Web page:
First place on line when UCLA visits No. 7 Utah

Field Level Media

November 13, 2019 at 8:53 am.

How will a resurgent UCLA offense fare against Utah’s elite defense? The answer to that question will go a long way to deciding the key Pac-12 South clash on Saturday in Salt Lake City.

The Bruins (4-5, 4-2 Pac-12) haven’t enjoyed much success against the No. 7 Utes in recent seasons. They have lost three straight to Utah, with each of the past two defeats coming by 31-point margins. But a victory on Saturday would move UCLA into a tie for first place in the Pac-12 South.

Snapping the losing streak against the Utes (8-1, 5-1) on Saturday seems like a long-shot prospect. Utah leads the nation in rushing defense, allowing just 56 yards on the ground per game. The Utes also lead the Pac-12 in scoring defense (12.2 points per game) and total defense (246.3 yard per game).

Utah is making all of that stinginess count on the other side of the ball. The Utes lead the Pac-12 in rushing offense (207.8 ypg), passing yards per completion (14.0), and time of possession (35:12).

“We pride ourselves on being physical, and it starts with the run game and defending the run,” Utah coach Kyle Whittingham told reporters. “That doesn’t change year in and year out. Typically, run yardage is more damaging than throw yardage to an opponent. If you can just cram the ball down their throat, that can be demoralizing.”

The Bruins are better equipped to weather the storm now than they were a month ago. Resurgent production from running back Joshua Kelley has helped UCLA string together a three-game winning streak. Kelley has tallied 466 yards and seven rushing touchdowns during that stretch. The senior is averaging 107.6 yards per game and has tallied four 100-yard games in his past five contests.

As a result of Kelley’s dominance, the Bruins have rushed for at least 200 yards in five straight games for the first time since 1978. Extending that streak against a Utah team that has held eight of nine opponents under 100 rushing yards will be a tall task.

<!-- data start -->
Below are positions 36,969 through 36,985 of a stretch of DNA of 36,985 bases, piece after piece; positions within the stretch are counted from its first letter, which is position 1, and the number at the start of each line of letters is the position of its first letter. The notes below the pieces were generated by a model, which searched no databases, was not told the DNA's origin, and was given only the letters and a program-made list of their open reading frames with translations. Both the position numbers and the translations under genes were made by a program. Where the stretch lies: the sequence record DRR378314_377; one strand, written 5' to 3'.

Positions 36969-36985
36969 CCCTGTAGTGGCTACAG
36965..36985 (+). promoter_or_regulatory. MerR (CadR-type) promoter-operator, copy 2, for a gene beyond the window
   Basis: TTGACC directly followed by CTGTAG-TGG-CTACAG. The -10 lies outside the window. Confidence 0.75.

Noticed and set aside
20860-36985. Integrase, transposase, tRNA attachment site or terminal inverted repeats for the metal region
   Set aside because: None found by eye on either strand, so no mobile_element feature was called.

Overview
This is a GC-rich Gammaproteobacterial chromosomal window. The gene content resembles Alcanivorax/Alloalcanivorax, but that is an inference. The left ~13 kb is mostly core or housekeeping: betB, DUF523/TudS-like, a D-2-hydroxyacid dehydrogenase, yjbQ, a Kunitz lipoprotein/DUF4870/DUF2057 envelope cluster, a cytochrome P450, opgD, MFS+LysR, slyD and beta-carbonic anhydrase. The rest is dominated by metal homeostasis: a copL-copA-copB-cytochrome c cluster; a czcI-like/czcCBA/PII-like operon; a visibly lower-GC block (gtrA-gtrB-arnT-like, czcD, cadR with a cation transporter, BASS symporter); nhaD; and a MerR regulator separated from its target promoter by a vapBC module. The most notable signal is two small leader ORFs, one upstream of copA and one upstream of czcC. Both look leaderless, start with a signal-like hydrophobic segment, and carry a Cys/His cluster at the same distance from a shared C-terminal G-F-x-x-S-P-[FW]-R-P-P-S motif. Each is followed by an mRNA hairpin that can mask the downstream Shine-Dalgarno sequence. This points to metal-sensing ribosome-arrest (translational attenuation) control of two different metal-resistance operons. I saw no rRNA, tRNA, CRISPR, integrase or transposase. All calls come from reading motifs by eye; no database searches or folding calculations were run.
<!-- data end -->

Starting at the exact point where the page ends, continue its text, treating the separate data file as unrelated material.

“They’ve always had great defenses at Utah, and this is right up there with some of the best defenses I’ve seen Utah produce,” UCLA coach Chip Kelly said.

Stopping Utah’s offense offers an equal challenge with quarterback Tyler Huntley nearing 100 percent again. Huntley has endured limited mobility since sustaining a knee sprain against Arizona State on Oct. 19. The senior did not have his usual burst against California and Washington, but he is said to be almost back to his usual form after a bye week.

That’s good news for the Utes. Huntley completed at least 70 percent of all his passes in his first six games before the injury. He knows where to pick his spots. Huntley leads the Pac-12 in completion percentage (.738), pass efficiency (182.5), and passing yards per attempt (10.8).

“It’s unbelievable the way he dissects coverages and lets me know where I need to be and I get there at the right time,” Utah receiver Bryan Thompson said. “Being a smart quarterback helps the receiver so much. I appreciate Tyler more than he actually knows.”

UCLA has made strides in pass defense since the start of October. The Bruins have held two of their past three opponents to fewer than 200 passing yards and a completion rate lower than 60 percent.

“Nothing has really changed,” UCLA linebacker Josh Woods said. “We’re just dialed in and practicing hard from Monday to the game. Our preparation has led into better execution.”

UCLA holds an 11-6 lead in the all-time series with Utah. The Utes haven’t lost to the Bruins, however, since falling 17-9 at home in 2015.